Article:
The state Senate leader says an $80 million Assembly plan to close Wisconsin’s youth prison and overhaul juvenile corrections won’t pass his house without changes, calling the process to draft it “horrendous.”

“I doubt very much it would pass as is,” Senate Majority Leader Scott Fitzgerald, R-Juneau, told reporters Wednesday. “If you watch the process on that piece of legislation … it’s horrendous. It didn’t go through the right channels. I didn’t feel we had the right people in the room.”

Fitzgerald’s comments put the plan to close the Lincoln Hills School for Boys and Copper Lake School for Girls in peril despite a 95-0 vote last month in the Assembly to pass it and an endorsement from Gov. Scott Walker.

Walker said he believes the plan would pass “overwhelmingly in the Senate” despite the Senate’s leader saying it wouldn’t.

“He said that? OK,” Fitzgerald responded.

Fitzgerald said after the lawmakers’ meeting with Walker that the Assembly plan needs much more scrutiny and must go through the Legislature’s finance committee for his caucus to back it.

Assembly lawmakers passed a bipartisan plan to close the youth prison, which has been plagued with allegations of inmate abuse and staff assaults for years, and convert the facility into a minimum-security adult prison and open several smaller facilities around the state — some run by the state and some run by counties — for youths.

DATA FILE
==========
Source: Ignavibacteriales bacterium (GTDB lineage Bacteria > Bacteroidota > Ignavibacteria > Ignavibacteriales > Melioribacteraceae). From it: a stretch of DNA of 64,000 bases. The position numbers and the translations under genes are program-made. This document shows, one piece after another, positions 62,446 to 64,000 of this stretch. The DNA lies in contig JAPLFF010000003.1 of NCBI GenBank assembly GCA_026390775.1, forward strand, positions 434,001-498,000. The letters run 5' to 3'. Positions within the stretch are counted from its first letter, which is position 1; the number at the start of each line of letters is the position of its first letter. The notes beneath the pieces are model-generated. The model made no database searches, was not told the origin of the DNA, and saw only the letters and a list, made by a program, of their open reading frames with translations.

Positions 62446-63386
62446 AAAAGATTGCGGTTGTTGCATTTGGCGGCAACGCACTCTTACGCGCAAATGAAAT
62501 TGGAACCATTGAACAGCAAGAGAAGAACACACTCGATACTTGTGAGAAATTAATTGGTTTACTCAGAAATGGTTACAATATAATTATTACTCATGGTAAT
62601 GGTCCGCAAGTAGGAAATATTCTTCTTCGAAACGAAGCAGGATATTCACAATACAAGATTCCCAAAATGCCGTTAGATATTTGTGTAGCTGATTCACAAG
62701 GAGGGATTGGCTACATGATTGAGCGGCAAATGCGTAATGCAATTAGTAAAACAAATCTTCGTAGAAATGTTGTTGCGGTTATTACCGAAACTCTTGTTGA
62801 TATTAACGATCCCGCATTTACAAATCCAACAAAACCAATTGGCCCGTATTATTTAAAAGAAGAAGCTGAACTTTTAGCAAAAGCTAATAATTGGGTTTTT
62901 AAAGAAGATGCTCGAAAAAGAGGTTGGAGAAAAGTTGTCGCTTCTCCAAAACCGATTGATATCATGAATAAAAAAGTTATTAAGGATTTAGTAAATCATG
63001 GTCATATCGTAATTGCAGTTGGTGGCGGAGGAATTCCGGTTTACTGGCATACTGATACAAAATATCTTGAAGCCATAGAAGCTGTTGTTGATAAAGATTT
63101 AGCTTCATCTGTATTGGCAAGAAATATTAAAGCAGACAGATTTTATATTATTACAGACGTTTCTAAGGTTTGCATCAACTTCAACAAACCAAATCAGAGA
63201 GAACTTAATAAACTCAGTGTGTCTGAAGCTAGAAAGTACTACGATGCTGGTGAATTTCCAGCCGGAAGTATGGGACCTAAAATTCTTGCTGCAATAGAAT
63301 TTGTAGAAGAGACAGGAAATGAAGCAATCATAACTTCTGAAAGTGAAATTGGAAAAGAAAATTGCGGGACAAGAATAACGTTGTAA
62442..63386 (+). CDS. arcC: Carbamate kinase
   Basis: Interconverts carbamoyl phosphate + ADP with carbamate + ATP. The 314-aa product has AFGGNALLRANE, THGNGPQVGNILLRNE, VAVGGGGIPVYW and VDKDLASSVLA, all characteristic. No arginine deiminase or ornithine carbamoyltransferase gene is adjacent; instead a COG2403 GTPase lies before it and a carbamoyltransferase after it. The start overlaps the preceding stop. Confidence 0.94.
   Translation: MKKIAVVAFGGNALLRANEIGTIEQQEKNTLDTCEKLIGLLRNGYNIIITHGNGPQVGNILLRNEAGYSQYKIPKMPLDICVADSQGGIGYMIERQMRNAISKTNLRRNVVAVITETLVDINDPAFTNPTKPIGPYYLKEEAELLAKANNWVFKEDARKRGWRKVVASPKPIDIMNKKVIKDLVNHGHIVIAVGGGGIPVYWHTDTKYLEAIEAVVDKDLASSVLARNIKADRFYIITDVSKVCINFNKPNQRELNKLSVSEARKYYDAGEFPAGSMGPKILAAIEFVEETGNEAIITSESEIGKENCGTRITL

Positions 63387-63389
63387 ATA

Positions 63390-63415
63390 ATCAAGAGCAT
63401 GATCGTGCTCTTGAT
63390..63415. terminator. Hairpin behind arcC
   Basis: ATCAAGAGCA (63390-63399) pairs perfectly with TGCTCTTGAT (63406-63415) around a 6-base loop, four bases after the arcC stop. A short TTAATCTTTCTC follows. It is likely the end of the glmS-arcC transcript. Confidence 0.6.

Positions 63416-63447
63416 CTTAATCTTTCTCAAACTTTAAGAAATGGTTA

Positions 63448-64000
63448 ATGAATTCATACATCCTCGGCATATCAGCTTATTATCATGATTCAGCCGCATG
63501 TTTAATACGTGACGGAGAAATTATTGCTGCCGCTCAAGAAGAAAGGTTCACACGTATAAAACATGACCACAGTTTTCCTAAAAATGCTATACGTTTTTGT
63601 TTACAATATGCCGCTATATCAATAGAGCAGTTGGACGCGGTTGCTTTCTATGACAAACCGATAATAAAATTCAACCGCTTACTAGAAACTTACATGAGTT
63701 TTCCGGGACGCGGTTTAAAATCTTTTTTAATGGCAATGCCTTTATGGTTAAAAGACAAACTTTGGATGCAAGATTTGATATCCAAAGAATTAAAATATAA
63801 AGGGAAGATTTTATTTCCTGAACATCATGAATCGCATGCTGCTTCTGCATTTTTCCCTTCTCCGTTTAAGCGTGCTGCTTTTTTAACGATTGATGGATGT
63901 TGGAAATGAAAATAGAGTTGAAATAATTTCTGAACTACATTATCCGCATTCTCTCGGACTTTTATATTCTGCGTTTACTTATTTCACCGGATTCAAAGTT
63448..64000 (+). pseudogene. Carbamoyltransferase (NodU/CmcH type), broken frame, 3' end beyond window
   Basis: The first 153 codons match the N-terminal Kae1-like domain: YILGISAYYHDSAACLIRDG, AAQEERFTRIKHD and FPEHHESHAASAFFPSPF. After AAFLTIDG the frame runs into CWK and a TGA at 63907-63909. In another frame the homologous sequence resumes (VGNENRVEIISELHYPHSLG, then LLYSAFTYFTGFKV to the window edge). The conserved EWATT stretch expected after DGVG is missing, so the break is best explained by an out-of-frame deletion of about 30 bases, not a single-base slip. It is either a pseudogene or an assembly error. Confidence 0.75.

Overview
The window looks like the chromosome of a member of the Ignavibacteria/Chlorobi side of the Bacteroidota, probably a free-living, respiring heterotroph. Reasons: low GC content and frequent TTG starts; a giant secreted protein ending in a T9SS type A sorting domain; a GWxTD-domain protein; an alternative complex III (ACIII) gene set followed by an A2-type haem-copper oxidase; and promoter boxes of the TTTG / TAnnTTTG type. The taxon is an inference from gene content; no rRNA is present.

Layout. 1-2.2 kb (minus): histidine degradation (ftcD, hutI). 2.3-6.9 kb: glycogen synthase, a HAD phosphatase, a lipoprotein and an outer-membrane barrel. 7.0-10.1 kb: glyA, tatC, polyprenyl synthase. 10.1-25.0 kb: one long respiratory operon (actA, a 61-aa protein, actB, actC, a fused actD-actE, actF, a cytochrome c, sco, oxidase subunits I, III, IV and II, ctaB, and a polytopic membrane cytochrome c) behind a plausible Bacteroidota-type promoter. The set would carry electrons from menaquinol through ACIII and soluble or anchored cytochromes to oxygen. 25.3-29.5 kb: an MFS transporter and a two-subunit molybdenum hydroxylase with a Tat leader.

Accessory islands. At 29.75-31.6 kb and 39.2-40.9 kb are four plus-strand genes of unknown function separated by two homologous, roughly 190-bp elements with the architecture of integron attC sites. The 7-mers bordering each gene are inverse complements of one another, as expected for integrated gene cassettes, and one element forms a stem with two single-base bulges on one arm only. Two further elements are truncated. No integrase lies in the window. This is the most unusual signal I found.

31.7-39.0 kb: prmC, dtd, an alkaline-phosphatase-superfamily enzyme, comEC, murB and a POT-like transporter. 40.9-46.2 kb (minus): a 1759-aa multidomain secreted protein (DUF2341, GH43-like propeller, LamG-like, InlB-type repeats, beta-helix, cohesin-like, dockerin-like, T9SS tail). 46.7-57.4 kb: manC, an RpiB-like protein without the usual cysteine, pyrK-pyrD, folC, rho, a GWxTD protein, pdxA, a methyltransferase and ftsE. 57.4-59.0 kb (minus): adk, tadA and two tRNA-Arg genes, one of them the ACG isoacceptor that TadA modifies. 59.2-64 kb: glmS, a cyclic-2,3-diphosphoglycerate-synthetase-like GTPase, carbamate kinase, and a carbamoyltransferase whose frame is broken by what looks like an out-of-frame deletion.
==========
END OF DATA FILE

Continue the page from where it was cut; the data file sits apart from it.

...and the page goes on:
The plan was introduced Feb. 13 and since then has received a public hearing, a vote in an Assembly committee, an informational hearing with invited guests to testify in a Senate committee and a vote on the Assembly floor.

“I consider the Assembly’s unanimous vote a vote to close Lincoln Hills. It’s hard to believe everybody over there, with as little scrutiny as that plan received, all were saying yeah, this is a great plan,” Fitzgerald said.

Fitzgerald said there are enough votes in the Senate to close the prison but not enough information about how the plan would work to get his support. He said if he had been invited to meetings between Assembly Speaker Robin Vos, R-Rochester, and other Republican and Democratic lawmakers, the plan they created might not be in peril at this point.

“I didn’t like the process on it and as a result of that it’s not ready for prime time,” Fitzgerald said.

Spokeswomen for Walker and Vos did not immediately respond to Fitzgerald’s comments.

Fitzgerald said Senate Republicans discussed whether to take up the Assembly bill and amend it or write a new bill that just closes the facility by 2021, and then use “the normal legislative committee process, to include the finance committee, to come up with a bill that people are comfortable with.”

He said a new plan could be implemented by July 2019 either through the next state budget or through the committee process.

Assembly Majority Leader Jim Steineke, R-Kaukauna, took issue with Fitzgerald’s characterization of the process to draft the bill.

“So ‘horrendous’ that it garnered the support of every single legislator in the Assembly. (BTW, Senators were in that room too. Didn’t hear them complaining.)” Steineke tweeted.

Senate Republicans and Walker met Wednesday to discuss the juvenile corrections plan, school safety proposals and whether there’s enough support to pass a $100-per child tax credit championed by Walker.

Democrats and state Superintendent Tony Evers have asked Walker to allow school districts to raise property taxes to pay for school security costs, but Fitzgerald said Wednesday there’s likely not support for that in the Senate.

Fitzgerald said the caucus will likely support state spending to make school buildings safer.

“It’ll be (spending) focused exclusively on facilities,” he said.

The Associated Press contributed to this report.